Wednesday, November 10, 2010

"We" who?

I have noticed something. When kids who don't go to school (have NEVER gone to school) hit age 9 or so, suddenly they leave for school in droves. Just happened with two kids we know. First of all, I applaud parents for listening to their kids and following their wishes (both these kids asked to go to school).

That being said, I am curious about why this happens so often whether precipitated by child or parent. I have some ideas.

When kids hit that 8/9/10 age they enter a new stage of being in the world.* They are no longer "body-centered" and suddenly there is a realization of what an incredibly tiny part of the universe they occupy, instead of the previous years when they ARE the whole universe. With this shift in being comes the huge hammer-blow of realization about mortality. Puberty is beginning and bodies are changing and there are so many other people in childrens' lives. They are gaining skills of independence. They are building their own communities.

Here is where this matters for school-free families. These new emotionally-centered children are building new definitions of "we." Whereas the family has been the core community up until this time, children now want and need to build strong relationships with people outside the family unit. This is healthy. This is good. Kids need to define their own "we." This does not mean that the "we" of the family goes away. Far from it. Having the physical and emotional support network of a strong family (not necessarily biologically linked, just permanent) means that kids have a safety net to try on all the other identities they are curious about. A child's "we" outside the family will change again and again as friendships come and go, interests change etc.

Kids who are desperate for a new "we" want to go to school. Parents observe moody, restless kids and think maybe school can provide something they cannot. Here is where I jump on my soap-box just a bit. It is not our job to TEACH our children (as in "teacher"). It is our job to live fulfilling and interesting lives and to trust that children will learn where there is something to learn. To quote John Taylor Gatto** "When you want to teach children to think, you begin by treating them seriously when they are little, giving them responsibilities, talking to them candidly, providing privacy and solitude for them, and making them readers and thinkers of significant thoughts from the beginning. That's if you want them to think." I don't think institutional school can do that. So, when the family "we" cannot provide the stimulation or opportunities (with friends, in the community etc.) to form new "we"s for kids, school seems like a good option (i.e. "There will be so many kids!")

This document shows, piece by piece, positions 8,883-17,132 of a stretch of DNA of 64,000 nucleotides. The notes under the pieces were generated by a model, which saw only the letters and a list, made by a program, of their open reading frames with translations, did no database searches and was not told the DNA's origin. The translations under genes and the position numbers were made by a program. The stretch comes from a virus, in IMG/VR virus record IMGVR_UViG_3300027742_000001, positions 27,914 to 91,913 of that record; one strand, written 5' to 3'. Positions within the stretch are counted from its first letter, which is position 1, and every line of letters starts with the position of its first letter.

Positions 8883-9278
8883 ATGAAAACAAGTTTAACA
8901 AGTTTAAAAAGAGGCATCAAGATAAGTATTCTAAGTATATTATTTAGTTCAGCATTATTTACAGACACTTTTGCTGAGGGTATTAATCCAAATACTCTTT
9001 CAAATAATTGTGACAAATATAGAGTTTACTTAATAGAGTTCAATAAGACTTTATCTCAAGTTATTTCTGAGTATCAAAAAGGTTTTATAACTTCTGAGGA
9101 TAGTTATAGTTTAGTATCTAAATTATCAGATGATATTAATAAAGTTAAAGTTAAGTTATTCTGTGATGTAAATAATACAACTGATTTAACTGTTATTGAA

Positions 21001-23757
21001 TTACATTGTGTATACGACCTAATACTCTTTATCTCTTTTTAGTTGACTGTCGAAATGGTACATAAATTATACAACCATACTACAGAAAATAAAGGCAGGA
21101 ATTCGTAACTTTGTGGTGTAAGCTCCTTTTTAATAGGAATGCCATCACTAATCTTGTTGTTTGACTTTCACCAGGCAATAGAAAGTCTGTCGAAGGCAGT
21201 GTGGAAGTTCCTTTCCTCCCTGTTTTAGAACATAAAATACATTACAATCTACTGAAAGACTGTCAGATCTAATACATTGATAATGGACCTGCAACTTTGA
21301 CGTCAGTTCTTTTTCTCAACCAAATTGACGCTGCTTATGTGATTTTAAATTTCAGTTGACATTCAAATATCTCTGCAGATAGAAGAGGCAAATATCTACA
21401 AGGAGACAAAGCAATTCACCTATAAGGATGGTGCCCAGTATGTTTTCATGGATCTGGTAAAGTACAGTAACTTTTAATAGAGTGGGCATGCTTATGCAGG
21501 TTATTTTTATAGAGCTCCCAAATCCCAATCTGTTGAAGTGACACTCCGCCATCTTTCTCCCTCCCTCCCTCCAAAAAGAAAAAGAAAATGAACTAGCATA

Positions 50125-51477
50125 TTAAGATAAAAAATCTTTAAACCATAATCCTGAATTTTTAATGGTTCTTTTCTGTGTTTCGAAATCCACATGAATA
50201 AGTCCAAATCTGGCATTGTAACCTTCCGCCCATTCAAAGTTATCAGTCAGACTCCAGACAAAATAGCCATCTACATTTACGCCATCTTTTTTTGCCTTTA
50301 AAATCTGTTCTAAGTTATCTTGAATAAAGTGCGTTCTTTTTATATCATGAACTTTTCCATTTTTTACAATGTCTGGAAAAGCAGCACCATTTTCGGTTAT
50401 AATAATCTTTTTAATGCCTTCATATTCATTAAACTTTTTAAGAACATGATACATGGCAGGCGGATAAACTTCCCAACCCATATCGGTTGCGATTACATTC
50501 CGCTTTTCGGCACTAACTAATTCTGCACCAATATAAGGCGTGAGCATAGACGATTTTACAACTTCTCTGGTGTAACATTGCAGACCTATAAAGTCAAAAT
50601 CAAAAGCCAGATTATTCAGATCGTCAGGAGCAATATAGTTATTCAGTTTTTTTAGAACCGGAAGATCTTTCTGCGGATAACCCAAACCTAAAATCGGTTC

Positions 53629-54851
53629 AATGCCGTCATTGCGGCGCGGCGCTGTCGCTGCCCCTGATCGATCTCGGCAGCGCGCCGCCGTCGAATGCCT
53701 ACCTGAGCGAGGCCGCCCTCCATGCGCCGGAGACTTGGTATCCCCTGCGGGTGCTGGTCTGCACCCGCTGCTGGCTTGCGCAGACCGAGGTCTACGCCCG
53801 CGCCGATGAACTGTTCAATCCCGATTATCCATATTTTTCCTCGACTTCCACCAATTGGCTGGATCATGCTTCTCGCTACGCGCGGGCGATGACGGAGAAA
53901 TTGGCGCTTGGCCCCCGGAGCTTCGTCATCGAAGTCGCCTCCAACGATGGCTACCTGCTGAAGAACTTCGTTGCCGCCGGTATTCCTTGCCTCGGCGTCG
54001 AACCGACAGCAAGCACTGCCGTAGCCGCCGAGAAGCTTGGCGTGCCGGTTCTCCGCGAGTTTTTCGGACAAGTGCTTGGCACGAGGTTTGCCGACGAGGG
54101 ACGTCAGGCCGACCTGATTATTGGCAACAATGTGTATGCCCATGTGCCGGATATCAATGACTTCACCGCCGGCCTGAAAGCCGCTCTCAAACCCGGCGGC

So--I am of the opinion that our job as parents of children of this stage of growth, it is our job to cement the "we" of our family by offering as many opportunities as possible to try thing WITHOUT the family. I want Evie to have a close group of friends. She does. I want Evie to be comfortable in a variety of places/situations. She is. Her personal identity is strong and growing because she has the opportunity to form a variety of "we" groups and she knows that the family "we" will always be there. Evie has never asked to go to school. Occasionally I ask if she has ever thought about it. She has no interest. I think school can be another option for kids to form their new "we." But, at what cost? An institution where conformity and allegiance to the literal and figurative ideas of absolute authority endangers the delicate process that kids are navigating on their way to maturity with healthy, curious, fully conscious minds intact.

Children need to define their own groups of "we" as they grow older. Parents have the responsibility to help make that happen. School is not a reasonable avenue for making that happen but can look pretty enticing.

That is what I am thinking about today.





*As I may have mentioned 10 or 20 thousand times on this blog, Natural Learning Rhythmsis my favorite book on this topic.